Three bombs have exploded outside a police station in the Greek capital, Athens, just 100 days before the start of the Olympic Games.
Cars were wrecked and windows in nearby buildings shattered
They injured a policeman and badly damaged the station in the central district of Kalithea, near several hotels to be used by Olympic officials.
A newspaper in the city had received an anonymous telephone warning about 10 minutes before the pre-dawn blasts.
No-one has admitted responsibility for the attack.
Police believe the bombs - each reportedly made from three sticks of dynamite
triggered by alarm clocks - were linked to left-wing domestic groups
and not international terrorism.
They said they believed the timing of the explosions was staggered in the hope that the second and third bombs would injure police officers arriving at the scene after the first blast.
The BBC's Richard Galpin in Athens says left-wing groups oppose August's Olympic Games, viewing them as a capitalist bonanza, and have protested at Western security services arriving en masse in Greece.
The Greek authorities have sought to play down the significance of the blasts.
"This is an isolated incident which does not affect whatsoever
the country's preparations for the safety of the Olympics," Prime Minister Costas Karamanlis told reporters.
"The Greek people's efforts and their close co-operation with the
relevant authorities in the European Union, Nato and the United
States guarantee the safety of the Athens Olympic Games."
The Athens Games will be the first summer Olympics since the
September 11 2001 attacks in the United States.
Athens has allocated tens of thousands of police officers and army personnel
to ensure security at the games.
A city-wide network of surveillance cameras will be in operation, and aerial
patrols will take place.
A Greek delegation, led by Public Order Minister George Voulgarakis and
the head of the Greek police, is currently in Washington
for talks on the effort to safeguard the games.
Some US officials have expressed worry that construction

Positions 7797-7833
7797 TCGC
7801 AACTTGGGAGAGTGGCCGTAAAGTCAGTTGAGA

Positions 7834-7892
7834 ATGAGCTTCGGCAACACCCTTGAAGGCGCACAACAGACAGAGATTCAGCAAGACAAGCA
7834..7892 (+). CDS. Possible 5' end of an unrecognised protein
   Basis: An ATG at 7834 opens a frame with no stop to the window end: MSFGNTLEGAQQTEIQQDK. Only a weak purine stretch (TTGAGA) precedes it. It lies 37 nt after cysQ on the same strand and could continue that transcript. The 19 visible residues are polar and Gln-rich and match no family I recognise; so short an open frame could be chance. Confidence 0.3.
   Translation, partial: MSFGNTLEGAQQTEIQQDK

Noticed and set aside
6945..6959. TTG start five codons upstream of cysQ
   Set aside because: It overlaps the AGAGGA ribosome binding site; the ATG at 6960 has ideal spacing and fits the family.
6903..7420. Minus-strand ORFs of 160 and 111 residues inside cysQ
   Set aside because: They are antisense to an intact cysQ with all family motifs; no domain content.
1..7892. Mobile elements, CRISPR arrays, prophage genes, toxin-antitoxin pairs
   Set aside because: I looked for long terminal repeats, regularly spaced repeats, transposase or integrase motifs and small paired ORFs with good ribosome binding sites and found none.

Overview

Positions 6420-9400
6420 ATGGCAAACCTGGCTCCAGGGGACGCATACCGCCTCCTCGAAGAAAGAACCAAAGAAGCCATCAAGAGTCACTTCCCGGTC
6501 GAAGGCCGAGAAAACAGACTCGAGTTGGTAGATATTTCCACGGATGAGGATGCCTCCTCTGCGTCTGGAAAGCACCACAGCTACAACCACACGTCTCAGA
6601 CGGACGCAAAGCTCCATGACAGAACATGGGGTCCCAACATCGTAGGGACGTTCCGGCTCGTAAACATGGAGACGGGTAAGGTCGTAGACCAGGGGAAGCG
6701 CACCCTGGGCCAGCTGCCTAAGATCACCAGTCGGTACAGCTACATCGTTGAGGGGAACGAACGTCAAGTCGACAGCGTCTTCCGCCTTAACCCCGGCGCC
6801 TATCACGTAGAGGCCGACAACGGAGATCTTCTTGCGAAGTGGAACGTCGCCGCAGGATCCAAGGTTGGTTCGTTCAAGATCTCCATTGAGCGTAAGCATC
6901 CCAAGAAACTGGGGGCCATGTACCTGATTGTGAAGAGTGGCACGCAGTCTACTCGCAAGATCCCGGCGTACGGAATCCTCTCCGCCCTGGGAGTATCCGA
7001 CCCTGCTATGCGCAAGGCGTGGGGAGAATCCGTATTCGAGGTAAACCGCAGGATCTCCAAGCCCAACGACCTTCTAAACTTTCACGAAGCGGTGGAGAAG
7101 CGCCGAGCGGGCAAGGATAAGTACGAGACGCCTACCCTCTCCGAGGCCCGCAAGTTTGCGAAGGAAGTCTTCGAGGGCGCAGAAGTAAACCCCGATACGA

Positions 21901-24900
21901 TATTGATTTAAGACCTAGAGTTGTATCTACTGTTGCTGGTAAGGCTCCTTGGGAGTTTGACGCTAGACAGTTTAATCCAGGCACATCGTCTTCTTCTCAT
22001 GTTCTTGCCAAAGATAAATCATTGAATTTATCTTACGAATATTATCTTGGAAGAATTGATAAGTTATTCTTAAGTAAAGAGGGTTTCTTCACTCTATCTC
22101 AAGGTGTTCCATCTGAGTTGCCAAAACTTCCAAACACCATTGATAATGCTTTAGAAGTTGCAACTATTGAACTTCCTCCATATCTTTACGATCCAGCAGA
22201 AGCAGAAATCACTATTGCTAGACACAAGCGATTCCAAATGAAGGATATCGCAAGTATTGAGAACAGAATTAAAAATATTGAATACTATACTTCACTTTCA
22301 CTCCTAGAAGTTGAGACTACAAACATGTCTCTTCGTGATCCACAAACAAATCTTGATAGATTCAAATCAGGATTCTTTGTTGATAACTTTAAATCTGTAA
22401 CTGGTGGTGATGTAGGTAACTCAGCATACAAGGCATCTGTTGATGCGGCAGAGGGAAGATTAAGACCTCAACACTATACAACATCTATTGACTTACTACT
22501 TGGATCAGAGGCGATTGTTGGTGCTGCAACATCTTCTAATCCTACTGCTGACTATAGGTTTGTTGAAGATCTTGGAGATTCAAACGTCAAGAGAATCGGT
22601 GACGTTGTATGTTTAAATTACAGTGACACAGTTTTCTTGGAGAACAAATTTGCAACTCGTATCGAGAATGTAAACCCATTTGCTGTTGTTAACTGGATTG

delays at Olympic venues could undercut efforts for advance
security testing and other measures.
Australian Foreign Minister Alexander Downer said
Australia's intelligence agencies would reassess the threat of a
terrorist attack at the Olympics.
"On the face of it, it doesn't look as though these
incidents are too serious but with the Olympic Games coming
up we want to be absolutely sure," he said.
A spokeswoman for the International Olympic Committee, Giselle Davies, said no formal approach had been made to the organisation by any national Olympic committee.
"Obviously it's an incident which is not connected with an
Olympic venue," she said, adding: "We understand it's a relatively small incident."
But a former British Heritage Minister, David Mellor, told the BBC: "Everyone is on notice now that if determined people want to do something
awful in Athens, the place has no serious controls to stop them."
History of attacks
The Greek authorities claimed they had crippled the most dangerous
domestic terrorist threat following the convictions last
year of 19 members of the November 17 group, blamed for 23 killings
and dozens of other attacks since 1975.
But smaller groups have continued to carry out bombings
and arson attacks in Athens and other cities.
In September, bombs damaged a judicial
complex in Athens and injured one police officer. The bombings were claimed by a group
calling itself Revolutionary Struggle.
Last month, the US state department's annual report on
terrorism said the "low-level bombings against an array of
perceived establishment and so-called imperialist targets... underscore the lingering nature of left-wing terrorism